Six months after Hurricane Maria slammed into Puerto Rico, many leaders there are pointing the finger at Washington, but the scandal, corruption and waste that now plague the U.S. territory were around long before last summer's storm.
Decades of dysfunction, mismanagement and embarrassing abuses of power left Puerto Rico reeling well before the storm delivered a knockout blow, say obervers. Enormous debt, absurd infrastructure projects and a tradition of corruption have hampered the commonwealth's ability to get off the canvas.
“There’ve been so many problems that have built up year after year,” Rep. Ron DeSantis, R-Fla., told Fox News. “It’s a tough situation.”
“All these mayors were using borrowed money to build things that were underutilized.”
Reckless spending sprees by a revolving door of politicians have turned the commonwealth into a bloated bureaucracy that can’t pay its bills and yet enjoys the benefits of a welfare society without any of the responsibilities attached to it.
Before Maria hit in September, Puerto Rico was already navigating the biggest bankruptcy in U.S. government history at a whopping $120 billion in combined bond and pension debt.
For years, the island blew through billions of dollars in borrowed money.
Pricey and impractical infrastructure projects almost always got the go-ahead.
“Every town in Puerto Rico has a new baseball park," Emilio Pantojas-Garcia, a sociology professor at the University of Puerto Rico, Rio Piedras, told Bloomberg News. “All these mayors were using borrowed money to build things that were underutilized.”
One such project was a 1,000-seat performing-arts center in the small city of Humacao. The building was designed for big-budget Broadway-style performances. Instead, it was rarely used and ended up being the place where the occasional stand-up comic performs.
The territory’s towering debt and mismanagement also led to less money being available for schools and hospitals.
Then Maria hit and things on the island went from bad to catastrophic in the blink of an eye.
Multiple cases of corruption and greed by local leaders, government officials and inexperienced contractors surfaced, shedding light on the toxicity that is still very much a part of everyday life in Puerto Rico.
Those who can leave, often do.
The government of Puerto Rico now estimates that by the end of the year, another 200,000 residents will have moved to the mainland.
But for residents stuck in Puerto Rico, the future looks grim.
“We’re used to it by now but that doesn’t make it right or fair,” Sunita Howell, a waitress in Old San Juan, told Fox News. Howell’s family, who lives in the Hato Rey neighborhood of the city, struggles daily.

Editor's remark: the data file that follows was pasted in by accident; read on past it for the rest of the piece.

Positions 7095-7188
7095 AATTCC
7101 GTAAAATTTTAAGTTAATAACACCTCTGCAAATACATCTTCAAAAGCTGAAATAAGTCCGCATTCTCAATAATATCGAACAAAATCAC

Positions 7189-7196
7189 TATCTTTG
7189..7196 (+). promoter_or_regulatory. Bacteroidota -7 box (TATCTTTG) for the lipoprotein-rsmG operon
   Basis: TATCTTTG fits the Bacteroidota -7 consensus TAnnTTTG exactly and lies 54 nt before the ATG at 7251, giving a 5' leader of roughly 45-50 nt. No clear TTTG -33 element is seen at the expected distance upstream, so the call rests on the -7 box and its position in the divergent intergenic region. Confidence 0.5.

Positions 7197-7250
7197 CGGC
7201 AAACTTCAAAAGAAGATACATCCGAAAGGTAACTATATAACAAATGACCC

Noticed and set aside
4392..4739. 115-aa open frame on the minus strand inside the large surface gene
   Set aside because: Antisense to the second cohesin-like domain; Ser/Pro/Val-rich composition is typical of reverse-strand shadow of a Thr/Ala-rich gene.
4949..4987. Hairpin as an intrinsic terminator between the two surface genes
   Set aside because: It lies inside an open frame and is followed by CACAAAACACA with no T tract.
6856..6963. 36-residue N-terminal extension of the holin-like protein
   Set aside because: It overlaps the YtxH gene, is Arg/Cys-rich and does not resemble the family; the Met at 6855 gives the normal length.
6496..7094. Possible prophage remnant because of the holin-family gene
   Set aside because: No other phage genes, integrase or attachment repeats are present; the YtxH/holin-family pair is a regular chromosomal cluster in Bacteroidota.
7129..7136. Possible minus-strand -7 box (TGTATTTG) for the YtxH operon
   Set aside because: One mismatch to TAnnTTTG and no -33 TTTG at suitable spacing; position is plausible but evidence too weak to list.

Howell says after Maria hit, her family was approached by someone offering to restore power to their home for $3,000.
“I don’t have that kind of money,” she said. “Who has that here? You are supposed to be helping us not taking our money.”
The Puerto Rico Electric Power Authority - PREPA- has already suspended three employees without pay and says it is looking into another 25 reported cases of possible bribery in the days and weeks after Maria.
PREPA confirmed to PBS that all of the cases involve field employees responsible for restoring power.
El Vocero, a San Juan-based newspaper, said that some employees demanded up to $5,000 to reconnect power.
PREPA’s director was forced out in November after the utility, the commonwealth’s sole electricity provider, failed to call for help from its mainland counterparts after the storm.
Instead, PREPA granted a power-restoration contract to Whitefish Energy Holdings. It was a disaster of a deal and PREPA was forced to rescind the contract after public pressure.
PREPA was also accused of stockpiling supplies badly needed to help with rebuilding after Maria.
“The Puerto Rico Electric Power Authority has become a heavy burden on our people, who are now hostage to its poor service and high cost,” Governor Ricardo Rossello, who is planning to sell PREPA to the private sector, said in a statement. “What we know today as the Puerto Rico Electric Power Authority does not work and cannot continue to operate like this.”
PREPA’s problems are just one of several crises slowing down recovery on the island.
The federal government recently awarded a $156 million contract to a one-person Atlanta-based company that was supposed to deliver 30 million meals to Puerto Rico. Owner Tiffany Brown, who had no disaster relief experience, got the gig but managed to deliver only 50,000 meals to the storm-ravaged island.
There have been problems with the housing situation too and now, the island’s largest restoration contractor says it will pull out of Puerto Rico in the next few weeks after maxing out its $746 million contract.
“It never ends,” Howell said. “Tomorrow I’ll wake up and there will be another scandal, another Whitefish.”